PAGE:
Chicago Cops Lied To Get Search Warrants, Then Stole Drugs And Money

Two of the Chicago police officers tasked with helping to keep Chicago safe from gang violence decided to make things worse for the citizens they were supposed to be protecting.

The 2 officers are accused of lying to judges to obtain search warrants and then stealing cash and drugs from the properties they searched, reported Fox News.

According to a federal indictment, officers Xavier Elizondo, 45, and David Salgado, 37, are facing federal charges of embezzlement and conspiracy to commit theft. Salgado is also charged with lying to the FBI.

Prosecutors said the cops were working as gang officers from June 2017 and January of this year when they participated in their scheme. Among other things, they allegedly stole $4,200 from a rental vehicle they searched and falsified police reports in an attempt to hide their actions.

Elizondo and Salgado hired 2 people to pose as confidential informants and lie to convince state court judges to sign their search warrants. The fake informants would get a portion of  the drugs, cartons of cigarettes and cash the officers stole from the property they illegally searched.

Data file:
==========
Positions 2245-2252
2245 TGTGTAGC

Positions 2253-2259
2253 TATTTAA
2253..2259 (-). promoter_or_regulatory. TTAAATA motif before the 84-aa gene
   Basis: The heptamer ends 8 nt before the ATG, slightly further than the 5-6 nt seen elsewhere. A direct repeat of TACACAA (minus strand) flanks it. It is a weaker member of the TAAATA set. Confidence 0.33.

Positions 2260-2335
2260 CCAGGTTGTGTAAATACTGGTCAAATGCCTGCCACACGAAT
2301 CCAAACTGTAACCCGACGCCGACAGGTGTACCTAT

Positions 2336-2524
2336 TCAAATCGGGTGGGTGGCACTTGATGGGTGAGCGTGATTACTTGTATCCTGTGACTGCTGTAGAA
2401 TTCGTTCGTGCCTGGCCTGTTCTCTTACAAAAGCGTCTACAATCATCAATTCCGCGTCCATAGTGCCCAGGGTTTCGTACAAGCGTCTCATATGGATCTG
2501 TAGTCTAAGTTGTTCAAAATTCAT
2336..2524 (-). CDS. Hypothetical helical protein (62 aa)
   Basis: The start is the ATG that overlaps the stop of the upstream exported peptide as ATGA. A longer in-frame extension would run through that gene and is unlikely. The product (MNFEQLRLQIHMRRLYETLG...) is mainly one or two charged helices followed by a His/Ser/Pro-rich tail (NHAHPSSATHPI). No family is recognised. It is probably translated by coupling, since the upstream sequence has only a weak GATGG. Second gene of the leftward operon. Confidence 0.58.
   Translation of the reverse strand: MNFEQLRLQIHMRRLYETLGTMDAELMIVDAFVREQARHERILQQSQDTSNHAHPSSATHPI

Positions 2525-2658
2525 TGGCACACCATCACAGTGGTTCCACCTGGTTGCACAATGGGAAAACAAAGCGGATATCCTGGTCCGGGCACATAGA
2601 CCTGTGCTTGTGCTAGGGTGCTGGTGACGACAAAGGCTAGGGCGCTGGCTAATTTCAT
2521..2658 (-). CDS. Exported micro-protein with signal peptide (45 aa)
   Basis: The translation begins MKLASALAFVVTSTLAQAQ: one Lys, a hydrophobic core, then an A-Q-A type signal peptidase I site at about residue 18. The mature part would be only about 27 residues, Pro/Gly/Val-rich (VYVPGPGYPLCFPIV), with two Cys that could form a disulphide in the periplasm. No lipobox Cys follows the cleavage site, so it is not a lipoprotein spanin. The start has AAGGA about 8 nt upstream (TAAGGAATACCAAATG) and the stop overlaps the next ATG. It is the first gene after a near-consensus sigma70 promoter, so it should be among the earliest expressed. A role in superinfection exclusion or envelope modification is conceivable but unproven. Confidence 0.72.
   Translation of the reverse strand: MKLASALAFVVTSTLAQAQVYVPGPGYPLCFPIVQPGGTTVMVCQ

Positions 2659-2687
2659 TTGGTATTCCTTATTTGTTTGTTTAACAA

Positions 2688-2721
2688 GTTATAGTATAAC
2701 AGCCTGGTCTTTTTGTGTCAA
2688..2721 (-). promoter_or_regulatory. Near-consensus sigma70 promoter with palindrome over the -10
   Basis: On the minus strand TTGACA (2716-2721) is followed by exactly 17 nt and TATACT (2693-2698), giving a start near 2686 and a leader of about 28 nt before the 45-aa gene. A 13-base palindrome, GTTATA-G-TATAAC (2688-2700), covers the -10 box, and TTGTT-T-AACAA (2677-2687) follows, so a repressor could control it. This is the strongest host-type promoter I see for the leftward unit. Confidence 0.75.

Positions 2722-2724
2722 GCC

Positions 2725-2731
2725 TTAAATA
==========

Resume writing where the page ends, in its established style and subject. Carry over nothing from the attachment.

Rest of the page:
Investigators were tipped off to the scheme when an actual informant complained that the gang squad robbed him. Federal investigators then executed legitimate search warrants on the officers.

If convicted, both officers are facing a maximum of 10 years in prison for embezzlement and 5 for conspiracy. Salgado faces an additional 5 for lying to the FBI.

“Over the last two years, CPD [Chicago Police Department] has worked tirelessly to build trust and partnerships with the communities we serve,” Chicago Police Department Superintendent Eddie Johnson said. “That is why the alleged conduct is very troubling – it dishonors what I and every member of CPD have dedicated our lives to and risk our lives for each and every day.”

 

Police spokesman Frank Giancamilli said the officers were placed on administrative duties when they were informed of the investigation, and they were suspended without pay after the indictment.